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 Parliament Palace

The Palace of the Parliament, also known as the House of the People, is the most controversial building in Romania. It was built during the bleakest times of Nicolae Ceausescu’s dictatorial regime, between 1984-1989 and is visible from any point of Bucharest.

With a surface of 330.000 m², structured on 6 levels and having an 84m height, the building is registered in the Guiness Book of Records as the world’s second building after the Pentagon. Moreover, the Palace of the Parliament exceeds by 2% the volume of Khufu’s pyramid in Egypt.
Initially meant to shelter all the structures of the communist state, the building is currently the location of the Romanian Parliament (the Chamber of Deputies and the Senate), a modern conference centre (which sheltered the Crans Montana Forum, the OSCE Ministerial Council of 2001, the Francophony Summit of 2006 and other major events), the Contemporary Art Museum, as well as 12 other institutions.
Right after the fall of Ceausescu’s regime in December 1989 an initiative was put in place to blow it up with dynamite in order to erase a symbol of the communist dictatorship. However, those who supported the preservation of the building by virtue of the fact that it has been designed and built with many sacrifices won the battle.

The numerous rooms and imposing halls in the Palace of the Parliament can be visited by organised groups of tourists. It is possible to get lost inside without a guide, as the building is a true labyrinth, with its more than 1.000 rooms.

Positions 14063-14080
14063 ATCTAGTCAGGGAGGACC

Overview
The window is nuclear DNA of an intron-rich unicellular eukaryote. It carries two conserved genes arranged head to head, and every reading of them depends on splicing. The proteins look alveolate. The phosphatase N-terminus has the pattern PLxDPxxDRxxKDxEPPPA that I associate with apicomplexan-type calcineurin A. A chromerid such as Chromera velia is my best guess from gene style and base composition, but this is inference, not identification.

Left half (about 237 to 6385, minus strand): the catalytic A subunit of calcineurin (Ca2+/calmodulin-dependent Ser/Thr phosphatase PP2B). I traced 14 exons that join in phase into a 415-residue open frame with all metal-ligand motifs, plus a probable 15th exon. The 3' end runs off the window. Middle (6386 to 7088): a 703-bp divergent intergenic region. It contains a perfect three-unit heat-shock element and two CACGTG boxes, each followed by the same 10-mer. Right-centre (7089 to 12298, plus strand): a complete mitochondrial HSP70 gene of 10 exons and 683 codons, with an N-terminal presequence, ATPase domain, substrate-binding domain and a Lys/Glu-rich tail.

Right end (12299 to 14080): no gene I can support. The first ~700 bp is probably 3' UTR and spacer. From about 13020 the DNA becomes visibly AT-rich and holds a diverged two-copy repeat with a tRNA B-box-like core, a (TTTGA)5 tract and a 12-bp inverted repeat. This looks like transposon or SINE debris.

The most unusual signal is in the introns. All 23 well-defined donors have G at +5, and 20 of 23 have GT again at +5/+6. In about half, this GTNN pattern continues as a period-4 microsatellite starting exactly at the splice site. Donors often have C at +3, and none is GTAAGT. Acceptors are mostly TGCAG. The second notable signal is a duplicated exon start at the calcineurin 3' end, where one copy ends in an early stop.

All the materials used to raise and arrange the building originate in Romania. The stone, marble and wood were brought from the Romanian mountains and forests, while the brocades, tapestries and heavy carpets were created expressely for the imposing rooms and halls of the building.

The largest hall in the Palace of the Parliament is the Union Hall, with a height of 16m and a surface of 2.200 m2, which shelters the biggest chandelier of the Palace, weighing three tons and adorned with 7.000 light balls.

The 150m long and 18m wide Hall of Fame, with oak gliding doors and crystal windows, became famous when the director Costa Gavras shot scenes of the film “Amen” in here.

Another famous room is the “Nicolae Balcescu” Room, covered in pink Ruschita marble, decorated with chandeliers created by plastic artists in Medias and silk curtains sown in.

"Temptation of grandeur" - by Adrian Cioroianu, Minister of Foreign Affairs
“For me, the House of the People, shortly renamed – also in Ceausescu’s time – the House of the Republic, is a “memory place” in the purest sense of the word and will probably continue to be for a while the emblem of a regime that overstepped the bounds. The House of the Republic or the House of the People is not the only exponential construction of Ceausescu’s regime, nor the first one: it was preceded by another huge construction finished in the leader’s lifetime – namely the Danube – Black Sea Channel, inaugurated by the Ceausescus in May 1984. Despite this channel, whose economic and symbolic value was undeniable, the House of the People or the House of the Republic is, in my opinion, closer to the “memory place” concept, by the very fact that the effort to build this house was imposed during the same years when Romania was undergoing a terrible economic crisis”.